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From January 12-18, pilgrims from across the world gathered in Central America for MAG+S, an activity that takes place the week before World Youth Day begins. MAG+S helps pilgrims to know the social, cultural and religious reality of the country and the different apostolic activities where the Society of Jesus has a presence. This year, MAG+S was carried out in five countries of Central American: Guatemala, El Salvador, Honduras, Costa Rica and Panama.
We would like to share the experience of three Jesuit scholastics from the Central American Province who traveled to El Salvador to collaborate in the various activities of MAG+S. The program in El Salvador was divided into 12 experiences in different regions of the country. Some of the themes included: spirituality, art, culture, cooperatives and historical memory. Each experience was marked by the presence of the Jesuit martyrs, St. Óscar Romero and many Jesuits and lay people who work to accompany a people full of hope and love.
In this article, we will share experiences from three departments of the country: Cabañas, Sonsonate and Chalatenango.
Location: Santa Marta, Cabañas, El Salvador
By: Benjamín Sánchez Selva S.J.
The experience in Santa Marta was marked by the story of their flight and return to the country. MAG+S pilgrims learned about the history of Santa Marta, a community that returned from exile and that was born as a result of the signing of the peace accords in 1992. This happened after the civil war from 1980-1992, which resulted in conflict between rural communities and the army. This fact brought about the death of so many Salvadorans who gave their lives for peace in their country. Likewise, it led to the departure of many people, who had no other choice but to flee and, only little by little, years later, they returned to El Salvador. Thus, the objective of this experience was to know the historical memory that gives meaning to life in this community.
We shared with families, toured the community and visited the Lempa river, where one of the great massacres occurred (the total number of dead, according to official figures given by the population, is around three hundred killed). This happened when the people fled the army towards Honduras, due to the great physical violations that the military was carrying out, especially against those aligned with the guerrillas, as well as local catechists and community activists. Learning this story was a key part of our experience.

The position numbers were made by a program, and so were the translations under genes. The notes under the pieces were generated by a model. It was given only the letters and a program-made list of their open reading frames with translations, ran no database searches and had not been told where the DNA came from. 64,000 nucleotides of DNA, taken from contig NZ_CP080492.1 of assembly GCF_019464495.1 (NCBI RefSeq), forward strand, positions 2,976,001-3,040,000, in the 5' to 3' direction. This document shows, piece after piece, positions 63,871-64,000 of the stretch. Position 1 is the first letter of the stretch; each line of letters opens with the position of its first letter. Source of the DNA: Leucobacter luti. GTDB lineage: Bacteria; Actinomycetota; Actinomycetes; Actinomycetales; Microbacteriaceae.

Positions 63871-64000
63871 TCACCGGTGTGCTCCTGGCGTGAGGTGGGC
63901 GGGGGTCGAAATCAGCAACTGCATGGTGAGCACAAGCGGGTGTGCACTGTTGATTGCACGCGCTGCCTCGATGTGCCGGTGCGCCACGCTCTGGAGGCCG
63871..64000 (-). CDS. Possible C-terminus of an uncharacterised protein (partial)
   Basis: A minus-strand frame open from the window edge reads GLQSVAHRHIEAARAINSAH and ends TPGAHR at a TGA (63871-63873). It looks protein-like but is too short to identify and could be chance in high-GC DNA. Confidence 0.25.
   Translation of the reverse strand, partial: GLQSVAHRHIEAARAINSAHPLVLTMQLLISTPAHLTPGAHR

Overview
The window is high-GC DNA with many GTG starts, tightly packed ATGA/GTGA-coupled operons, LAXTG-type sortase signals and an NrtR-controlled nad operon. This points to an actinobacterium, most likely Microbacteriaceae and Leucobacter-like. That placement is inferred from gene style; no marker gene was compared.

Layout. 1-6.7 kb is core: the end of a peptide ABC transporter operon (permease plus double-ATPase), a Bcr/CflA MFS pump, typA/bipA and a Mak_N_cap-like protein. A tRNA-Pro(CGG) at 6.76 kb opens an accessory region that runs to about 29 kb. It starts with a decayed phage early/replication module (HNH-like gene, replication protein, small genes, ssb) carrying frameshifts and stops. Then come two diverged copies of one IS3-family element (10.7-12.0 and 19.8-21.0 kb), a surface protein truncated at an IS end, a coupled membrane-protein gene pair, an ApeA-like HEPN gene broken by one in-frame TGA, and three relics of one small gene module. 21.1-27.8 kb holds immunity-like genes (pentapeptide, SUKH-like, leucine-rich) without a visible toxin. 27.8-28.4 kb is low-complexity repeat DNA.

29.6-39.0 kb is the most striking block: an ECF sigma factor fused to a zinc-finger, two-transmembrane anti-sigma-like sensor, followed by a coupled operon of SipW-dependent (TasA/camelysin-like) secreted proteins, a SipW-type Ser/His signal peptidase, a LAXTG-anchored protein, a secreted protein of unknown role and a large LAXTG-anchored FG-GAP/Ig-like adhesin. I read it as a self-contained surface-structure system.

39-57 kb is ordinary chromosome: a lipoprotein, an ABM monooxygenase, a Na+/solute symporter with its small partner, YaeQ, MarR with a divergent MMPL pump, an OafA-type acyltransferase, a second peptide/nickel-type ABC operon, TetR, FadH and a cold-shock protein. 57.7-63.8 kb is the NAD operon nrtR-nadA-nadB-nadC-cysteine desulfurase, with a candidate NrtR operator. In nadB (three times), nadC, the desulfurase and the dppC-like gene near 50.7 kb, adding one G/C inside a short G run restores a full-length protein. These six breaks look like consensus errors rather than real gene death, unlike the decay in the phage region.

Santa Marta reminded all of us who lived the experience of the Hebrew people. Like the Hebrew people, Santa Marta was first born as an exiled product of war, in which the Salvadoran army had decided to end all life in the region. This extermination campaign was called “tierra razada” (“wasteland”). But also, like the Hebrew people, the people of Santa Marta eventually arrived at a land that is fruitful and holy. This allowed Santa Marta to stay organized as a community and overcome the sufferings of the war.
Father Alberto S.J., a Jesuit from Spain, said in one of his homilies in the community that Santa Marta was a “holy land.” I think that’s exactly right. I had the joy of being in a land where so many men and women shed their blood to see their people free, but also a people full of solidarity with one another. This is what made the land holy. I remember the moment when, in a conversation with the community, one of the pilgrims asked: “How did you survive so long? How were you able to defend yourselves?” The community answered: “The Gospel, that’s what we had. The Gospel and the homilies of Archbishop Romero. With this, we knew what we had to do if we wanted to live or give our lives for our people.”
“A people that does not know its history is condemned to repeat it.” This was another phrase repeated by the people of Santa Marta. The goal of the community is to keep its historical memory alive. Thus, the community has a social organization that works with children, youth and adults. From the community cooperative, they get the necessary tools to pass on this history, while at the same time creating together a more united and exemplary community. For example: the community has helped support many young people so that they can carry out their university studies, and these young people are now helping the development of the community. This is most evident in the local health clinic and school, which are led primarily by professionals who are originally from the community.
The experiences of the community have been an encounter with a God who accompanies a suffering people, but a people full of much hope. Santa Marta is the story of a living God, a God of love. Each face, each look: although they carry a history of pain, they also display a profound joy knowing that, in the hands of God, it is always possible to move forward and organize to build a just and supportive community.
All of us pilgrims have felt extremely grateful to God and to the community for the opportunity to live MAG+S here. It was the best experience for us in El Salvador. People opened their hearts to us, and before such generosity, we let ourselves be filled with their love. Santa Marta is an experience of the MAG+S (“more”) to which we are all invited. Santa Marta remains in our hearts, and it inflamed in us the drive to continue, in each of our home countries, to struggle for justice and peace with ever more fervor.
Location: Sonsonate, El Salvador.
By: Abiud Alejo Rolón Macías, S.J.
Lord, you are our Father; we are the clay, and you are the potter. We are all the work of your hand. Is 64:7
It was the clay that truly marked the experience of youth from Spain, El Salvador, Colombia, Argentina and Mexico who participated in MAG+S in the community of Sonsonate, El Salvador.
During the days of MAG+S we came to know what it means to work the clay: not only to know ourselves in the hands of God, but also to be potters along with others, especially with the members of the community who opened the doors of their homes and their lives to us.
Little by little we were shaping our shared heart with the pain of a people crucified by insecurity, lack of opportunities, migration and death. We also share those earthen vessels where each one keeps a great treasure and puts it at the service of others. The MAG+S youth were confronted with a reality that is not unlike their home countries, but at the same time, it motivated them to continue working to build a world of equality and justice, especially remembering all those social activists who have died in defense of the most vulnerable, including the martyrs of the UCA, St. Óscar Romero and so many martyrs of El Salvador, witnesses to the God of life.